I’ve been thinking about writing this post for a while now, but I had to work up the nerve to do so. And that is exactly the problem. I shouldn’t fear that I will be attacked for the things I choose to say on my own blog, but I do. I do because I’ve grown up in a world where the fact that I am female dictates what I can and cannot say.
I’m over it.
I think that when people hear the word prejudice, they immediately think racism. Don’t get me wrong, racism is a huge problem. Something that enrages me and brings me to tears, but that’s a topic for a different day. Today, I’m talking about the blatant and other times not so obvious sexism that I live with every single day. The sexism I’m sure every woman lives with every single day.
How do I tackle this issue in a blog post? Well, simple answer is I don’t. I can’t. This isn’t something I can do alone, it’s something all women have to do for each other and for themselves. All I’m trying to do right now is point out areas in my life that are filled with sexism, and by doing so, hopefully you will recognize some things in your life as well. That’s how we really start tackling this issue. So, here we go.
Who am I writing this for? I asked myself that question before I sat down to write with my coffee just a few minutes ago. Here’s my answer:
I’m writing this for every little girl who was told she throws like a girl.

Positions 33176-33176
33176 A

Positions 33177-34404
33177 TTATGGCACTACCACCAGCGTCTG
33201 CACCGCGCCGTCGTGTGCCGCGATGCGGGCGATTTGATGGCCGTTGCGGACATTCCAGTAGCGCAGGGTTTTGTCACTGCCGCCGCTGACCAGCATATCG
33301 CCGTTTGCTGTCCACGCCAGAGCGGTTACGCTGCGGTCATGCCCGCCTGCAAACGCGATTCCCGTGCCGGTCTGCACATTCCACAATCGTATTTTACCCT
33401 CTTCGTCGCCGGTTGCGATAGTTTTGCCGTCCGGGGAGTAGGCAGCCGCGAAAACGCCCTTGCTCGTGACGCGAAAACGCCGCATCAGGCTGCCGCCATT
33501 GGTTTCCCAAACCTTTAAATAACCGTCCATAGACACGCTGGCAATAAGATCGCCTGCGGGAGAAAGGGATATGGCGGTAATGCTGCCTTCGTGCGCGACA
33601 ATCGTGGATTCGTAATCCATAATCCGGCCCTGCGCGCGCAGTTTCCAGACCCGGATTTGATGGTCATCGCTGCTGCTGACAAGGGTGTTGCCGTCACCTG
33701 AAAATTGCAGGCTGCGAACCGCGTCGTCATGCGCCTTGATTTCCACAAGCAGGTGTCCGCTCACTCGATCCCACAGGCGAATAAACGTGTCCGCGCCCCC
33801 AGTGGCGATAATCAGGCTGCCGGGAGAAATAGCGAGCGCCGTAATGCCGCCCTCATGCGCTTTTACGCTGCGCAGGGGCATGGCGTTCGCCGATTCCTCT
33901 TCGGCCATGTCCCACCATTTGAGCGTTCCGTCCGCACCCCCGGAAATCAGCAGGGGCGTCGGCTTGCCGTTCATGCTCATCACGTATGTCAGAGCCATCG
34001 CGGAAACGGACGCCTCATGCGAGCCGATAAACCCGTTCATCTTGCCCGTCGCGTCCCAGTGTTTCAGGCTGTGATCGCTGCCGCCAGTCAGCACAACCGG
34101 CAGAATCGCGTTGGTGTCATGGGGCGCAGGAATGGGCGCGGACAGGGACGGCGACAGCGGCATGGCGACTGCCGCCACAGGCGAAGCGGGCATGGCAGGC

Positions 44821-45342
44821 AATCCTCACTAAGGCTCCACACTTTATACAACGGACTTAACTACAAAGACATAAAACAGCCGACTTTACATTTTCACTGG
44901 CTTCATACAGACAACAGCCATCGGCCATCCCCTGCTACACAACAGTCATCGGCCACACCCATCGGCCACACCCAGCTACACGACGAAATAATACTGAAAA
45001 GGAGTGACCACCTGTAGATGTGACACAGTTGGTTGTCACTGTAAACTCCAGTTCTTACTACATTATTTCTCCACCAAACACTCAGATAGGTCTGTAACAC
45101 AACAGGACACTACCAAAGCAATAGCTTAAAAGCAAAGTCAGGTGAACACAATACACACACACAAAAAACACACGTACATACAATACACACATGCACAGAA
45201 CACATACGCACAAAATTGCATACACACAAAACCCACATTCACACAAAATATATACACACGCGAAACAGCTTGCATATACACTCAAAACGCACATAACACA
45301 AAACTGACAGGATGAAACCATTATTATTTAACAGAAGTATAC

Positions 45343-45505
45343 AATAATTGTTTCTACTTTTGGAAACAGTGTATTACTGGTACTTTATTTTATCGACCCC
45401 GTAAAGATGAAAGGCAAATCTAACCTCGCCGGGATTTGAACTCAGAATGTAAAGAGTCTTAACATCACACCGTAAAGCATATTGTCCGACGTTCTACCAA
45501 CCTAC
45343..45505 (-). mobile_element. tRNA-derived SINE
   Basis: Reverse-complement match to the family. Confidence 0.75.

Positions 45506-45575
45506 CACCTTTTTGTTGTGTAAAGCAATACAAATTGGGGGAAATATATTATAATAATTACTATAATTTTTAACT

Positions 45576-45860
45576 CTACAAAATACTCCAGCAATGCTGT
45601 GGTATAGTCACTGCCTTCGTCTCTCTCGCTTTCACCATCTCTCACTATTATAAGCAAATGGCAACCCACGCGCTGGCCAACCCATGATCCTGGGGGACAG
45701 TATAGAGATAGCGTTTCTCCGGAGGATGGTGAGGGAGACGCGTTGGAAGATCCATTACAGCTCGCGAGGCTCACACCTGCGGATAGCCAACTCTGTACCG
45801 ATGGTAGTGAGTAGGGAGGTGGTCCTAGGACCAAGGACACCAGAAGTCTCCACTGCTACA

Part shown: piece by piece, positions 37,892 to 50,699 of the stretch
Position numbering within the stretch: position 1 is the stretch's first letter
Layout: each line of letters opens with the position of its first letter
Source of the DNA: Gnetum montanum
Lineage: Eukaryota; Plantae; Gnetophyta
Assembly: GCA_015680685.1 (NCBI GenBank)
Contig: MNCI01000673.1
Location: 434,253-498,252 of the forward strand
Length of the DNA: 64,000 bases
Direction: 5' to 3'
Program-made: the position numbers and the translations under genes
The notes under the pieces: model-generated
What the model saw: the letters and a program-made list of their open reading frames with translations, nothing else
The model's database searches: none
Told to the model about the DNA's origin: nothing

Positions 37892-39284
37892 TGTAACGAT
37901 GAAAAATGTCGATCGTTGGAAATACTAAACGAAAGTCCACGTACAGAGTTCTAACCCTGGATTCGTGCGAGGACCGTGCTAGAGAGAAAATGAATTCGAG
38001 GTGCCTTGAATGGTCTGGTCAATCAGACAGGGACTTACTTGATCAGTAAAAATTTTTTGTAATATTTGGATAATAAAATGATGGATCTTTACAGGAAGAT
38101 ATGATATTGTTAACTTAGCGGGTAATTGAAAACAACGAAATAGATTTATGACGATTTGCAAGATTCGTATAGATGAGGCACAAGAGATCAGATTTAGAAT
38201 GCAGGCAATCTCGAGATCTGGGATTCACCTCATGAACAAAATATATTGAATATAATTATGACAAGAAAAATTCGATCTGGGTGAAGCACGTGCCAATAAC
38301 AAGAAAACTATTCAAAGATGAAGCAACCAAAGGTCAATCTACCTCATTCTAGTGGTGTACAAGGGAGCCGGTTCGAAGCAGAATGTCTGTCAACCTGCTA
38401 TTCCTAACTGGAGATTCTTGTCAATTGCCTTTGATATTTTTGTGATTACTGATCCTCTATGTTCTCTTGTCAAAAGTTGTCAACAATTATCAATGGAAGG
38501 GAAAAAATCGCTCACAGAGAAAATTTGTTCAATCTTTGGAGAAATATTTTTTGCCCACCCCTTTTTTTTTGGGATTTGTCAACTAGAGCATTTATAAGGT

I’m writing this for every middle schooler who was bullied because her skin wasn’t clear or her hair was frizzy or her glasses were crooked or her teeth weren’t straight.
I’m writing this for every girl who was catcalled in the hallways or on the sidewalk.
I’m writing this for every girl who was told no.
I’m writing this for myself.
I’m writing this for my future daughter.
This one’s for you.
First off, what is the definition of sexism exactly? According to the Merriam-Webster Dictionary, sexism is a “prejudice or discrimination based on sex; especially discrimination against women.” Now that you have a definition, how about some examples?
The first time I experienced blatant sexism was kindergarten. Of course, at 5 years old, I didn’t know that’s what it was, but at 19, oh I know. That’s exactly what it was. “You can’t play with us, you throw like a girl.” What does that even mean? Throw like a girl… well, last time I checked, I am a girl, so thank you? No, not thank you. Shame on you. Since when did being a girl become an insult? In 2014, the #LikeAGirl campaign started with an advertisement for Always products. If you’ve ever been told you do something like a girl, and it was meant as an insult, watch this commercial. It’s great.
Fast forward to high school. School is for learning. FOR EVERYONE. I was minding my business carrying my AP US History text book to the classroom when I was stopped in the hallway by a school administrator (she happened to be female… it’s not only men who are sexist people!). “What do you think you’re wearing?” she asked me. I looked down at my clothes. I had on my school issued Nike soccer uniform shorts, our warm-up shirt and tennis shoes. We had a game that day and the whole team was wearing the exact same thing. I was told that my shorts were “distracting” and “provocative” and “asking for it.” I was told to call my mom and have her bring in sweats or else I would be punished. I saw red. I was humiliated, for one. I was confused, I was hurt. Since when did mid-thigh athletic shorts become sexualized? I’m sorry, is my knee distracting you from learning? My mom has a job. A job that pays for my education. I am not calling her to leave that job to bring me longer pants so that some guys hormones can chill the hell out for the next 4 hours. That administrator never said anything to me about clothes again after that.